You can embellish on this process as much or as little as you like. You can write a paragraph, draw a picture, create a bulletin board, build a paper mache bird, build a Martin house, build a website dedicated to Purple Martin information or any number of projects that reflect what you’ve learned (kids seem to love showing off what they know anyways).

This is only the beginning, but this beginning will take you, easily, through 6th grade science. The embellishment gets more complicated and involved as the child gets older, but its still the same basic thing.

I love books, and so have some to suggest to help you on this endeavor:

Noeo Science Curriculum — If you are feeling lost and want something concrete that tells you what to do, this site does it. I like the curriculum and made use of it teaching 4th grade (Physics II), 5th grade (Chemistry II) and 6th grade (Biology II) at the school I taught at the past two years. They have it nicely laid out, with curriculum guides, science kits and the books. You can get everything individually, too, which is nice.  The following books are all from this set of curriculum, and these are the books I’m familiar with and taught with.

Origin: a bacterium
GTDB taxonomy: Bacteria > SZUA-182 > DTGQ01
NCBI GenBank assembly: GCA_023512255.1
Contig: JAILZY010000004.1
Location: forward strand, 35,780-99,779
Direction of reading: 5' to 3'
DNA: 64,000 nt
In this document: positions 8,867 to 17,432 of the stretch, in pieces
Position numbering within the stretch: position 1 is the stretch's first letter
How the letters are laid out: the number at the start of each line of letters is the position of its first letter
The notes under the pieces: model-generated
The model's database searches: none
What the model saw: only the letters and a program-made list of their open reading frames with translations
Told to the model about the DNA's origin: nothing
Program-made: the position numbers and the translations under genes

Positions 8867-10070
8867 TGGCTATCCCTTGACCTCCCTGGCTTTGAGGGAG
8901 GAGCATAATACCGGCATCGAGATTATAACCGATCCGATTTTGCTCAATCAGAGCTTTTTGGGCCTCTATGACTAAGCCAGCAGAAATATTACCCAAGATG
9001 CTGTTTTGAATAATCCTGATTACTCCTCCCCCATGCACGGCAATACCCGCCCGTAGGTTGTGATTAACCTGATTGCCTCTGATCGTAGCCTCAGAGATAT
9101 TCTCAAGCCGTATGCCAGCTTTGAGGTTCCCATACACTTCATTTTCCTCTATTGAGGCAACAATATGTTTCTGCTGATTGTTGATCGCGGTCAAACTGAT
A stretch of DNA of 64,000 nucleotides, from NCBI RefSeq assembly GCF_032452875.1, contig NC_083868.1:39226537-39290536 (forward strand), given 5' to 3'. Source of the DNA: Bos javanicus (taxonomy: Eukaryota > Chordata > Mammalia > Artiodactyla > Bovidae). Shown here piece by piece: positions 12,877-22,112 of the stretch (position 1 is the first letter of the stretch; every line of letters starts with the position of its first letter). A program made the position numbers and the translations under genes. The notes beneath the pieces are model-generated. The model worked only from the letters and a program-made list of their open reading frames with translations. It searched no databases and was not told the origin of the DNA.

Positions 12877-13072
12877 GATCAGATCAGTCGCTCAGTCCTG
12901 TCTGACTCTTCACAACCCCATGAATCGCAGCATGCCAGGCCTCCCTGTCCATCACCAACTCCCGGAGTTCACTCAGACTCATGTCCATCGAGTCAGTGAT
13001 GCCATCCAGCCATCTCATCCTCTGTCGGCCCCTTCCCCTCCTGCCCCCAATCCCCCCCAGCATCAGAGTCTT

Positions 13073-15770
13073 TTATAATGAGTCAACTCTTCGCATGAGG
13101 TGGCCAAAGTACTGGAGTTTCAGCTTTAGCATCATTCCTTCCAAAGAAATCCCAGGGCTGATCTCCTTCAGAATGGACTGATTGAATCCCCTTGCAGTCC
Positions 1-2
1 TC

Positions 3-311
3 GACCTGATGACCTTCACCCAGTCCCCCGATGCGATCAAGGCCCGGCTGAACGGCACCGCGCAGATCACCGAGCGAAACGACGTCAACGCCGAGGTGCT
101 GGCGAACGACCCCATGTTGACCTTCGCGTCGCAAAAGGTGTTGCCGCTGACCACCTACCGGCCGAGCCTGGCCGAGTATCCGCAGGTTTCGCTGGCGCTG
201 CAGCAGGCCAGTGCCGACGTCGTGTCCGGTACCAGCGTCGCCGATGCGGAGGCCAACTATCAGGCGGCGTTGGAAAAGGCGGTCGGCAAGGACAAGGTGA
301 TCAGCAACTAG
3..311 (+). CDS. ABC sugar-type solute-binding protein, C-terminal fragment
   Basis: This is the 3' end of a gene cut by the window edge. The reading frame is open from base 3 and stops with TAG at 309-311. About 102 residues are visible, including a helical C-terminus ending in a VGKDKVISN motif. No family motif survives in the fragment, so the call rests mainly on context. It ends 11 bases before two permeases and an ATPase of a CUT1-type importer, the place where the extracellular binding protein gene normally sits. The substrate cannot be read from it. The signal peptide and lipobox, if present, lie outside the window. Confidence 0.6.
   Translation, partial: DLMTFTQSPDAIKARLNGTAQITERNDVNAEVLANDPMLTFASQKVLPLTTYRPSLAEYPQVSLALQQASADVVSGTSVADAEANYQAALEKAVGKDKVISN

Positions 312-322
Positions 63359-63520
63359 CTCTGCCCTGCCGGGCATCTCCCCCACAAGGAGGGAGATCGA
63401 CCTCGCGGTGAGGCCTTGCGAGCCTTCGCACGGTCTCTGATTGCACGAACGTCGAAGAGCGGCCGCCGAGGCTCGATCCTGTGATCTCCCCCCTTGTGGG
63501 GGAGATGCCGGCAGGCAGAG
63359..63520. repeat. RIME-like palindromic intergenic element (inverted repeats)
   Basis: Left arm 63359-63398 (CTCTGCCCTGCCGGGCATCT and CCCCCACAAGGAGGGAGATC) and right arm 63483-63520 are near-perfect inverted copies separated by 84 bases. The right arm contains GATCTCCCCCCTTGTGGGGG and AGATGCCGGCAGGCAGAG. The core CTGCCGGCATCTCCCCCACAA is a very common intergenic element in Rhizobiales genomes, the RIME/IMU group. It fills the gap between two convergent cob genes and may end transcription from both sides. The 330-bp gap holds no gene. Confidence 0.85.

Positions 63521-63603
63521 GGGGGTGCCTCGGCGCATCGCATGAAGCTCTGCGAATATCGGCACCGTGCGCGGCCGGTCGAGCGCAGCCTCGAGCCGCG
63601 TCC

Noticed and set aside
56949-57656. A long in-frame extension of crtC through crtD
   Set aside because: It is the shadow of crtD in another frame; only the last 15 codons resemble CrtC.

Usborne Science Encyclopedia — I LOVE this book. Its full of colorful pictures and tons of information. Its overwhelming, so I hear, if you don’t ‘speak science’, but I believe that can be overcome by patiently reading each page with a tiny bit of interest.  Feeling lost? Learn along side your kids, and if you don’t know an answer, say so, and look it up together. This book has sections for biology, chemistry, and physics.

Usborne Mysteries and Marvels of Science — This book is focused on the details and side quests of chemistry and physics. Again, colorful pictures (I love books with pictures) and tons of information. My 5th graders learning about quarks and gluons from this book (the bits inside the bits that make up an atom).

Adventures with Atoms and Molecules — A practical chemistry book this is. Its basic experiments and demonstrations to show chemical reactions and physical properties of the basic bits of chemistry, such as air, water, gases, liquids and solids.

Fizz, Bubble, Flash — The most cool book you could want, all about the periodic table. This book walks you through the periodic table, and presents tons of information (I love it when a book has solid info), and fun experiments that any kid in any house could do.